Readability

Where the True Line is Drawn

[cap­tion id=“attachment_92862” align=“aligncenter” width=“300”]divided From Frontpagemag.com[/caption]

by baldilocks

In the Wash­ing­ton Post, William Wan, Tanya Sichyn­sky and Sand­hya Somashekhar say that “There are Two Amer­i­cas” — an asser­tion made famous by the infa­mous 2004 Demo­c­rat vice-​presidential can­di­date Sen­a­tor John Edwards. All are were cor­rect and the Wash­ing­ton Post writ­ers out­line the many ways in which the par­ti­tion­ing has been made flesh.

To Kel­cey Caul­der, 22, the divi­sion is painfully real. The col­lege stu­dent from Athens, Ga., feels its loom­ing pres­ence every time she thinks about her grandma, a Trump sup­porter and ardent oppo­nent of abor­tion rights.

They haven’t talked much since Caulder’s grandma found out that Caul­der was vot­ing for Demo­c­rat Hillary Clin­ton and told her grand­daugh­ter bluntly, “You’re going to hell.”

Caul­der tried to be understanding.

I think, in her way, she was try­ing to be pro­tec­tive of me,” Caul­der said. “She wasn’t say­ing ‘Kel­cey, go to hell.’ It was more like she was say­ing, ‘Kel­cey, don’t you know this could send you to hell?’ ”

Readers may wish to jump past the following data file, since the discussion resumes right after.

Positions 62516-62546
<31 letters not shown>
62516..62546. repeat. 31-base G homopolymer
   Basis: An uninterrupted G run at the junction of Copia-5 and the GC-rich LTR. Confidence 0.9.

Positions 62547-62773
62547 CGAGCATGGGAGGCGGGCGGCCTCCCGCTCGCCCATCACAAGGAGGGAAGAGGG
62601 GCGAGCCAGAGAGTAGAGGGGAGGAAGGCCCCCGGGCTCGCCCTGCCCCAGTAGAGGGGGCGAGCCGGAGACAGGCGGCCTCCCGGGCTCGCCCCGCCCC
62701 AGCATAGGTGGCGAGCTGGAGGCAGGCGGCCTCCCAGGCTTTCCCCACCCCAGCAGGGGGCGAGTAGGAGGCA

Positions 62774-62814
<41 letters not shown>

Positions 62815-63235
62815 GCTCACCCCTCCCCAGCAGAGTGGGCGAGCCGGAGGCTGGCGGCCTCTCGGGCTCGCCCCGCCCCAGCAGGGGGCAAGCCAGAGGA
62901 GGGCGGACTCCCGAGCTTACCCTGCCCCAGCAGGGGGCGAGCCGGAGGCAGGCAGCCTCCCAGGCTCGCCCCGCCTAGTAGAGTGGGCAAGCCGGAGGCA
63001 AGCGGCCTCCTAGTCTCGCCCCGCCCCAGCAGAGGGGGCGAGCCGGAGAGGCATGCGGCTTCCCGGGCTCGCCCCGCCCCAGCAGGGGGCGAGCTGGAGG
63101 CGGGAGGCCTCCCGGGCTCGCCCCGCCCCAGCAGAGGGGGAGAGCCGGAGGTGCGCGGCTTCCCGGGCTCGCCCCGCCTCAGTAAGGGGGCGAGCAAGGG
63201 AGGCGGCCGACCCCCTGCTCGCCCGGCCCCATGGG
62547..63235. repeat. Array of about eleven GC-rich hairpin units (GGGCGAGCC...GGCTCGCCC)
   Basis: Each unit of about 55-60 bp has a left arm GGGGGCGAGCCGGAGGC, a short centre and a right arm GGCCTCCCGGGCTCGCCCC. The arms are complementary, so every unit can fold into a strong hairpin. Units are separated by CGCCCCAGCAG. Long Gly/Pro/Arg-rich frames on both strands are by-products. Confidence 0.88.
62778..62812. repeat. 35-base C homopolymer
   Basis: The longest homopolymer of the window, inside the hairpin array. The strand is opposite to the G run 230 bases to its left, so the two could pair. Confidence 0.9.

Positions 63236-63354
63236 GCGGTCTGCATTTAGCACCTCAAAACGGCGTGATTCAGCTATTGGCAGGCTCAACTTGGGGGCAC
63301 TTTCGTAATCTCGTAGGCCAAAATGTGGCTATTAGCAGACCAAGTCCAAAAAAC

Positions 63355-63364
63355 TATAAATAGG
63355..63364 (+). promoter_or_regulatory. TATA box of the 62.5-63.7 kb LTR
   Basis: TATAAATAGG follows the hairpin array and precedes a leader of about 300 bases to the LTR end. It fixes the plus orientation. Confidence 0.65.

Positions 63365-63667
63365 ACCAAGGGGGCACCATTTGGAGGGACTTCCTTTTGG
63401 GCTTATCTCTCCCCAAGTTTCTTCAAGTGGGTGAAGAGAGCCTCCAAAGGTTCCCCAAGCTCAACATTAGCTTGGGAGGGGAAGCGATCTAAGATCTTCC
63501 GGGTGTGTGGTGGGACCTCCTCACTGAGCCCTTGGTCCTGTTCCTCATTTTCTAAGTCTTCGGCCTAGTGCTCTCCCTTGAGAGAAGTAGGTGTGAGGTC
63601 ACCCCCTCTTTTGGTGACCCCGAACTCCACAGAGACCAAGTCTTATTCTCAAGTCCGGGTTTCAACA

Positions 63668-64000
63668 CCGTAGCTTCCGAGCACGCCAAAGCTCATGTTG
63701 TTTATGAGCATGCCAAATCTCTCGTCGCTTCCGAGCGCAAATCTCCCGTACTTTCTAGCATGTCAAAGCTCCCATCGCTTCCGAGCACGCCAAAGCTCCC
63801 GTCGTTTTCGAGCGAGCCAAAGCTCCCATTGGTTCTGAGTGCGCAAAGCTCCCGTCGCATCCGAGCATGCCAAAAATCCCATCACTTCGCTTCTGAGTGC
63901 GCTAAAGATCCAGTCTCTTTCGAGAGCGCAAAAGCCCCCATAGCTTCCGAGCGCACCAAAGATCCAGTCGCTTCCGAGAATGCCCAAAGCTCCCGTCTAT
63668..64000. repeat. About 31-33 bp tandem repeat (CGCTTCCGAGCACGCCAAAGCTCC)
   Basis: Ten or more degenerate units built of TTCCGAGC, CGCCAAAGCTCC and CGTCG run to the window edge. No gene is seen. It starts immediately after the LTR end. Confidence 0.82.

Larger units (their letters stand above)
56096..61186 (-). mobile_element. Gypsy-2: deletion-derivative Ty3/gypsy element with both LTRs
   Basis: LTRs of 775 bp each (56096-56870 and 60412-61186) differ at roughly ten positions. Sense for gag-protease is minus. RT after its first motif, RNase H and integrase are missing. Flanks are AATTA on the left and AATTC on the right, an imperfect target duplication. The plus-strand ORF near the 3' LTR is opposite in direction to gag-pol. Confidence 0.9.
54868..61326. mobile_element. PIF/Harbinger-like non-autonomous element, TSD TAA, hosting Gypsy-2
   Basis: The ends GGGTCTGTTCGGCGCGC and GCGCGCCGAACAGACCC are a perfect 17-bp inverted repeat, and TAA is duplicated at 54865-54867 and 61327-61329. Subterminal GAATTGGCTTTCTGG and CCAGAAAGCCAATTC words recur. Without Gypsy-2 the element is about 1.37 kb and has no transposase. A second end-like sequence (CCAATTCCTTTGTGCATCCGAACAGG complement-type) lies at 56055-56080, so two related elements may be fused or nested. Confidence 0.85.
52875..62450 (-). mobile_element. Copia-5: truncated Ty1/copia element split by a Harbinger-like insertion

But when her grandma unfriended her on Face­book, Caul­der said, it was hard not to take it per­son­ally. Now, she is ner­vous about Thanks­giv­ing, although she hopes the fam­ily din­ner could be a chance to reconcile.

Korey, a stu­dent at the George­town Uni­ver­sity Law Cen­ter, said he is skip­ping Thanks­giv­ing alto­gether because of lin­ger­ing resent­ments in his fam­ily over the elec­tion. After he posted an anti-​Trump mes­sage on Face­book, his father stopped talk­ing to him, and his mother’s ex-​husband threat­ened to write him out of his will.

Korey, who asked to be iden­ti­fied by only his first name to avoid fur­ther anger­ing his rel­a­tives, said he’s not ready to rec­on­cile. In fact, he said, he plans to con­front his father over his will­ing­ness to over­look offen­sive state­ments by Trump about immi­grants, minori­ties, dis­abled peo­ple and women just to beat the Democrats.

Edward and the authors of the WaPo piece point to sev­eral divid­ing lines, but I’d like to draw atten­tion to another — one to which they seem oblivious.

There are two types of Amer­i­cans: peo­ple who look to flawed human beings to be their Sav­ior and peo­ple who do not. Very many Trump sup­port­ers and Clin­ton sup­port­ers fall on the same side of that par­tic­u­lar delineation.